You can build a big cardio base more quickly and effectively than by just running alone.

Cross-training in the Smart Marathon Training program is defined as any aerobic exercise that involves modes of training other than running. Under this definition, some modes of training that are important for us, such as core work and strength training, don’t qualify as cross-training because they don’t work in the aerobic zone. We’ll discuss specific training modes in my next article on Thursday.


The rationale for cross-training is simple: Your heart and cardiovascular system don’t care exactly what you do to get them in shape, so any exercise that causes an adaption response in these systems, whether in the gym or on the roads, will prepare you to some degree for a long-distance road race. Cross-training enables you to get in some big cardio workouts without putting a lot of wear and tear on the body. As a result, it can help you build a big cardio base more quickly and effectively than can be accomplished by running alone.

Here’s why: We know that running can be hard on the body because of the impact forces that it generates. But it’s not just the pounding that’s responsible for the soreness we feel after a hard workout or race. Running  is also hard on the body because of the unique nature of the movement. Most contractions involve a shortening of the muscle, as when we flex our elbow and contract our biceps. But not so with running. On landing, the knee on the supporting leg is extended and the hamstring muscles there are stretched.

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Although the hamstring muscles are not shortened at that point, they are nevertheless contracted. This contraction is called an eccentric, or negative, contraction. It’s particularly challenging to muscle tissue because it stresses the muscle in two ways simultaneously—by compression and extension. This results in a greater microtrauma to muscle tissue than usually takes place after work is done.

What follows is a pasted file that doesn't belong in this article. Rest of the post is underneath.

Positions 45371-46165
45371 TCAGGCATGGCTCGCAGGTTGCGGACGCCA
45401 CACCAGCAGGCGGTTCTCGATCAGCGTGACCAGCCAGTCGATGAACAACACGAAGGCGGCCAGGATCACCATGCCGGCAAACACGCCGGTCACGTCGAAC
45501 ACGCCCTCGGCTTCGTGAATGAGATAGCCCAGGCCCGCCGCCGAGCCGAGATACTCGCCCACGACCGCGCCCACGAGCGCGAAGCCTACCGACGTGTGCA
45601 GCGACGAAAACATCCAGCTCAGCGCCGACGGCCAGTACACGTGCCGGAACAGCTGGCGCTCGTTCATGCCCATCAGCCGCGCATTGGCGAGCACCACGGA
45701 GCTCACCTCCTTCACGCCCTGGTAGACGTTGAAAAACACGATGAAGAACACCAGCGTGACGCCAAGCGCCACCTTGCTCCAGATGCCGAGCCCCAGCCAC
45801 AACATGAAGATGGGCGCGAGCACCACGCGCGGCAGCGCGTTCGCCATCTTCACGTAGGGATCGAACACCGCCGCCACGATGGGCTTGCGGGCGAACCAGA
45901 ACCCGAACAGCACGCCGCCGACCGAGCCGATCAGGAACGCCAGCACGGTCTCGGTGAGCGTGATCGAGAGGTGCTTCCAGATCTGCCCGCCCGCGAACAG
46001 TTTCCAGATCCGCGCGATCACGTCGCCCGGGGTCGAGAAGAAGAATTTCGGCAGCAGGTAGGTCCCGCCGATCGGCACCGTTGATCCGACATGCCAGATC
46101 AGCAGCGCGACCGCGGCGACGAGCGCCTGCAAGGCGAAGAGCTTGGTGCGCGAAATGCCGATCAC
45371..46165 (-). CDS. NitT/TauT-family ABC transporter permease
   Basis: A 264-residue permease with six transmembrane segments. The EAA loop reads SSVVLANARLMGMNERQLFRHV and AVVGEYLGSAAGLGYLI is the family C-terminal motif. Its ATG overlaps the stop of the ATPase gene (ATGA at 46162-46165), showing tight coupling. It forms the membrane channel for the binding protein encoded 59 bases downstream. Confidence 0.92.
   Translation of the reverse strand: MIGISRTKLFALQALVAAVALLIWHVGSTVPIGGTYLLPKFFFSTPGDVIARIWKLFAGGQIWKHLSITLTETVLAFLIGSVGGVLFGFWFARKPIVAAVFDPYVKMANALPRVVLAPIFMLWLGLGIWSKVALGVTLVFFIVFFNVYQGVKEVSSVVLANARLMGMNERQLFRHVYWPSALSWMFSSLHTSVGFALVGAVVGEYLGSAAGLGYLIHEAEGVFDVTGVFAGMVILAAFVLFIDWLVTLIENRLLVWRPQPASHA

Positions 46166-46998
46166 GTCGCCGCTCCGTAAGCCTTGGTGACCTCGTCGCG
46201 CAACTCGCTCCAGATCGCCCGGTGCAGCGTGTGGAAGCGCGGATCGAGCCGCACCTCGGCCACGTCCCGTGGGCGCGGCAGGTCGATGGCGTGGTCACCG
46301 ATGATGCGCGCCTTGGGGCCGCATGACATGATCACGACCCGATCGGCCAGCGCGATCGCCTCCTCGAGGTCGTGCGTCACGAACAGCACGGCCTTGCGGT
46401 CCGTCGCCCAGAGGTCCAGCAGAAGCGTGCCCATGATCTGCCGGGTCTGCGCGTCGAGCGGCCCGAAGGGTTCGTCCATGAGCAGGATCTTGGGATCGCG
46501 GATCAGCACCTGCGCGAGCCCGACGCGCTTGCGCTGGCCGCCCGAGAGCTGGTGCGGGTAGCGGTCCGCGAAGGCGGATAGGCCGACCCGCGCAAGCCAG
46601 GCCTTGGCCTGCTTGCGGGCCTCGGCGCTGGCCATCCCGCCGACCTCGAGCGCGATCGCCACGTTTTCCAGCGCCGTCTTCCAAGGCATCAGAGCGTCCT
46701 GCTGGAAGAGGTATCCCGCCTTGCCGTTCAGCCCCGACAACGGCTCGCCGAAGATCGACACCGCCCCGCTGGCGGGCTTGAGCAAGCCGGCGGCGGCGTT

In weight training, eccentric contractions are good because the added stress of the negative phase of an exercise creates a greater adaptation stimulus. For example, pushing up a barbell on a bench press is not what really works the chest muscle and causes post-workout soreness; slowly lowering the barbell down to the chest does.

In running, however, this added trauma can leave muscles more susceptible to injury. As we’ve discussed, we manage that risk by limiting running to three targeted workouts per week. But this alone might not be enough to create that deep reservoir of endurance that we’ll need for a PR effort in a long distance race.

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That’s where cross-training comes in. Most cross-training options avoid the impact forces involved with running and leave you less sore and tired the following day. As a result, it’s possible to get in a long cross-training workout without having to schedule a lengthy recovery period afterward. That makes it a crucial component of the training program, allowing you to get in big workouts on days that would otherwise be filled with easy, less-productive recovery runs.

This article was adapted from the book Smart Marathon Training with the permission of VeloPress. Old-school marathon training plans ask runners to crank out 70 to 100 miles a week. It’s no wonder those who make it to the start line are running ragged. Smart Marathon Training maps out a healthier, more economical approach to training that emphasizes quality over quantity. This innovative program eliminates junk miles, paring down training to three essential runs per week and adding a dynamic strength and cross-training program to build overall fitness. Runners will train for their best performance in less time and avoid the injuries, overtraining, and burnout that come from running too much. Download a free sample and preview the book at


About The Author:

Jeff Horowitz is a certified running and triathlon coach and a personal trainer who has run more than 150 marathons across six continents. Formerly an attorney, he quit law to pursue his passion for endurance sport and now works with DC Tri; The Nations Triathlon; the nonprofit summer camp ACHIEVE Kids Triathlon; and Team Hope, a charity fund-raising training group that benefits the Hope Connections Center, a cancer-patients service organization. Learn more about Jeff at

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